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Is Emmanuel Macron's long arm sowing discord at a Hague Literature Festival? Just barely. (But should we all speak French again someday?) #wu18

Leïla Slimani, the Moroccan-French author who, with her novel A Gentle Hand the prestigious Prix Goncourt, has cancelled at the eleventh hour for Winternachten. The reason was not Thursday's storm. THE reason was personal. But could also be due to something else. Indeed, the chief guest of the International Literary Festival in The Hague, Alain Mabanckou, and Slimani are somewhat at odds over something that has hardly caused a stir outside France, but is playing up quite a bit domestically. The renowned author, known here for his novel Prince Pepper, in fact, heartily refuses to cooperate with an Emmanuel Macron project that aims to make French the first language of Africa, and perhaps the world making. A project of which Slimani has been appointed unofficial ambassador.

That ambitious project, launched by the French president in November 2017, is wholeheartedly supported by Leïla Slimani. Alain Mabanckou revealed just the week Winternachten began that he sees it mainly as an outgrowth of ongoing colonial oppression by France from the African continent. The festival might thus have become the scene of a sibling dispute. Officially, by the way, Slimani's cancellation has nothing to do with this. It is something internally French, so why export this? 

Fifth place

But of course, this argument is not so internal. There is, of course, something megalomaniacal about Macron's drive to elevate French from fifth place (after Mandarin, English, Spanish and Arabic) to second, or preferably first, among the world's languages. And it is indeed reminiscent of colonialism, so Mabanckou may well be right. That could have made for nice debates. Too bad we miss them, because that there is something at play with language and world peace is clear.

Indeed, the festival's undisputed other chief guest, Mohsin Hamid, had a lot of interesting things to say about language in his conversation with Margot Dijkgraaf. He made a strong case for multilingualism. 'It won't be long before everyone in the world speaks some form of English,' he declared. 'The internet will only accelerate that process. But that process will not make people's own language disappear. People will always continue to speak their own language alongside English.'

World Citizens

Multilingualism makes you take a wider view of the world. 'Every language is a description of the world in its own conceptual framework, which is quite limited,' he argued. 'By describing the same world with the words of another language, you find out that there are other, weird ways of describing that same world. That increases your sensitivity to other views and puts your own view into perspective.'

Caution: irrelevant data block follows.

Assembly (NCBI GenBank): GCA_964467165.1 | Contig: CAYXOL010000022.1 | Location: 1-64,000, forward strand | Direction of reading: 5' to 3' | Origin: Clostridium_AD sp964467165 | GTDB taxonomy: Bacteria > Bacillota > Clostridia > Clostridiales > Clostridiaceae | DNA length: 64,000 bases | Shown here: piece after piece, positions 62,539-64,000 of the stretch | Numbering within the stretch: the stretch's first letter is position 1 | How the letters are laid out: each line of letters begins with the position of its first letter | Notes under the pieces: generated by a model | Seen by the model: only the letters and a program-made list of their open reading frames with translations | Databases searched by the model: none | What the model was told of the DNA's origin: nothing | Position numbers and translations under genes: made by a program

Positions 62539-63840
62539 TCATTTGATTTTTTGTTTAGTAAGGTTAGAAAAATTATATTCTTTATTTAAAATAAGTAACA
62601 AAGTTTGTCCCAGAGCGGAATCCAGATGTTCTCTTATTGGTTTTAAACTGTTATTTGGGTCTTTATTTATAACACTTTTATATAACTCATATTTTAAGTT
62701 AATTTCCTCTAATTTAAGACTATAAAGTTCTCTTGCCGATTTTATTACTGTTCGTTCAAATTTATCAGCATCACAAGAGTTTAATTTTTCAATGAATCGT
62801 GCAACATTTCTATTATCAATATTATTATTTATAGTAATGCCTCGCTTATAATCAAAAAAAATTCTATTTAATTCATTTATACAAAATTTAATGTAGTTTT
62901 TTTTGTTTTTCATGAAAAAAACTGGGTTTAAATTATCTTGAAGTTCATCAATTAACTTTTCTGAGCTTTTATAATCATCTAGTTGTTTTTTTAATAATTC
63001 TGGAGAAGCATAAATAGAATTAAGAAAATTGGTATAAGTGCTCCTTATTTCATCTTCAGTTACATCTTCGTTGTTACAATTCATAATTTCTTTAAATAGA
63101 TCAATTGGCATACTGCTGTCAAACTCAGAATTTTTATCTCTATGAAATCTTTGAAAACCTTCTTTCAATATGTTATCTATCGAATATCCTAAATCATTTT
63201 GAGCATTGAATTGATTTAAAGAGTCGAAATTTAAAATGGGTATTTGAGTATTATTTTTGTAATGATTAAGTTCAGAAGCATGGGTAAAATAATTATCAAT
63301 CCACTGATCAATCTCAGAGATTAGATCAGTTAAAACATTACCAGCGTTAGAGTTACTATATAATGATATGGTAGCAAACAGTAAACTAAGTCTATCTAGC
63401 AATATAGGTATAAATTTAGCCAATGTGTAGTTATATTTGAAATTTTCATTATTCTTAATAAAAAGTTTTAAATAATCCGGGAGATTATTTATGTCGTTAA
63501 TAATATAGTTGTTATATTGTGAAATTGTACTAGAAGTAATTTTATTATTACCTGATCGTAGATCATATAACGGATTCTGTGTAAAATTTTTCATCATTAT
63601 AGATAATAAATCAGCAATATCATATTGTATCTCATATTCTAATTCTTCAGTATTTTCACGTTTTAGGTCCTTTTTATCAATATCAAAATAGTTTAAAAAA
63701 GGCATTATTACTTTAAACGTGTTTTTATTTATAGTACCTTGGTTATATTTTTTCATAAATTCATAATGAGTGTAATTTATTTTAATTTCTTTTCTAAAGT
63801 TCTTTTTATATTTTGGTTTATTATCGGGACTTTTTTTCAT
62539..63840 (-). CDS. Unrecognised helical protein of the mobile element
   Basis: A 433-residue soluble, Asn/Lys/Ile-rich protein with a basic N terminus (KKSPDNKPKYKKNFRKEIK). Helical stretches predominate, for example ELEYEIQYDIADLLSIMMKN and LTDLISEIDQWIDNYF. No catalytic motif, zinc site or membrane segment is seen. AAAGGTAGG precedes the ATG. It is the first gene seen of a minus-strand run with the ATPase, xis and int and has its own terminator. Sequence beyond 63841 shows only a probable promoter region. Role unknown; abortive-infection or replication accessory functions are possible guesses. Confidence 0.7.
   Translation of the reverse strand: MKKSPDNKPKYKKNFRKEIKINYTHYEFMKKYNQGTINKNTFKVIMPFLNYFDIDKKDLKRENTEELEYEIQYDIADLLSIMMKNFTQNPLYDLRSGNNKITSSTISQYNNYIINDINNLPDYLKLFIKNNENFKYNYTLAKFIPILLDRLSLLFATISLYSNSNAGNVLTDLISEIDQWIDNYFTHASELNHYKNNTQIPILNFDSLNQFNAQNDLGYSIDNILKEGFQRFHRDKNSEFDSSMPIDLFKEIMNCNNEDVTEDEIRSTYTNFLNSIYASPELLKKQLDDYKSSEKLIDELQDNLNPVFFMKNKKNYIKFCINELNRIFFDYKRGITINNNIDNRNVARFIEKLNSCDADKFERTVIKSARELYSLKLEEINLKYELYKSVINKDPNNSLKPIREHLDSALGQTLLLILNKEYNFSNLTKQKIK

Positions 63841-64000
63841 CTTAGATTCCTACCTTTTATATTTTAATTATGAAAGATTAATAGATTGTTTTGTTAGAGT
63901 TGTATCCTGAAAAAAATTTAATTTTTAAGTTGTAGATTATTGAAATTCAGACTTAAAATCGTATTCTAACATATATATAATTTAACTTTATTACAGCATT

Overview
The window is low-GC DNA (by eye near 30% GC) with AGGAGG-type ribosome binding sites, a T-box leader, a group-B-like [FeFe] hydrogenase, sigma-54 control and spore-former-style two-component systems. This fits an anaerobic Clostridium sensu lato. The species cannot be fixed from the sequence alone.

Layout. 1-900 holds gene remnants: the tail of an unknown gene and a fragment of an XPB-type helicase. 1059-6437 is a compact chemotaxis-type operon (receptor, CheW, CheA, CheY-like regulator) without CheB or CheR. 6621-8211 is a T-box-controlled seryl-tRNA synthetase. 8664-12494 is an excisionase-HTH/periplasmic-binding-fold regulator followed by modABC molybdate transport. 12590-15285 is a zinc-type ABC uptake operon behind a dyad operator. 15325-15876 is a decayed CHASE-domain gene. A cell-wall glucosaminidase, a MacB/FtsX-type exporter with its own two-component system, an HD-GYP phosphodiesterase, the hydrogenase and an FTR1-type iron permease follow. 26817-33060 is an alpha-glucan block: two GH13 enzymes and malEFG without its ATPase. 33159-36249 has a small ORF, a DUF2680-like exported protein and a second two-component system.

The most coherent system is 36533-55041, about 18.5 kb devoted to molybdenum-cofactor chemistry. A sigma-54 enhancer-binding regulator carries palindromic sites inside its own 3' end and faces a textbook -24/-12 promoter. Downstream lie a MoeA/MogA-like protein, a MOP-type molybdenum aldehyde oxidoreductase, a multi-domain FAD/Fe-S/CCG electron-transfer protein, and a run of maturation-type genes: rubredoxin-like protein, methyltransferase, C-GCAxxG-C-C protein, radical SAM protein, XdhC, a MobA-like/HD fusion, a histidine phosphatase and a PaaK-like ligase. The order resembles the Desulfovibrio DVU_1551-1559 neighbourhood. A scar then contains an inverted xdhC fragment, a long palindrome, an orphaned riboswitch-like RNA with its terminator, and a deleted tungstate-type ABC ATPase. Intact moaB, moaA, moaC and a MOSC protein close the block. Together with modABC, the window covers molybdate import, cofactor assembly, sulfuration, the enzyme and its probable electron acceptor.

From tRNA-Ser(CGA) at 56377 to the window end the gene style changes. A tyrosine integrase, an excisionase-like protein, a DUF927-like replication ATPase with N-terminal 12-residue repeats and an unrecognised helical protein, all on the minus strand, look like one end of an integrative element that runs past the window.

Mohsin Hamid dreams of a diversified global citizenship. 'In a few hundred years, people living then will really look back on this era with horror. People will find it inconceivable that people cannot now travel between Lahore and Paris as unrestricted as they can between Amsterdam and The Hague.' Hamid envisions a future where the primacy lies with cities rather than the nineteenth-century concept of the nation-state.

Fragile utopia

It is unfortunate that the movement of we-ness is exactly opposite to the desired developments. Nationalism and racism are growing everywhere. This makes Hamid's dream an increasingly fragile utopia, but he refuses to become pessimistic. 

At the end of the stirring Friday evening, the final chorus of Beethoven's Ninth Symphony sounded over 50 times. The music was performed in different variations by singer Jole de Baerdemaeker, accordionist Oleg Lysenko and cellist Elisabeth Sturtewagen over and over again. In between, a procession of young poets performed, each with their own response to this 'Ode to Joy'. This was sometimes hard-hitting. The Palestinian poet Ghayat Almadhoun took the crown with a poem in which he perfectly expressed the love-hate relationship with Europe as both instigator of misery and bringer of enlightenment.

A lot of water will have to flow through the Rhine, the Danube or the Loire before we are all brothers. But in the meantime, that quest does produce beautiful poetry. That is quite a consolation.

Good to know Good to know
Experienced: Friday Night Unlimited during Festival Winternachten in The Hague. 

Wijbrand Schaap

Cultural journalist since 1996. Worked as theatre critic, columnist and reporter for Algemeen Dagblad, Utrechts Nieuwsblad, Rotterdams Dagblad, Parool and regional newspapers through Associated Press Services. Interviews for TheaterMaker, Theatererkrant Magazine, Ons Erfdeel, Boekman. Podcast maker, likes to experiment with new media. Culture Press is called the brainchild I gave birth to in 2009. Life partner of Suzanne Brink roommate of Edje, Fonzie and Rufus. Search and find me on Mastodon.View Author posts

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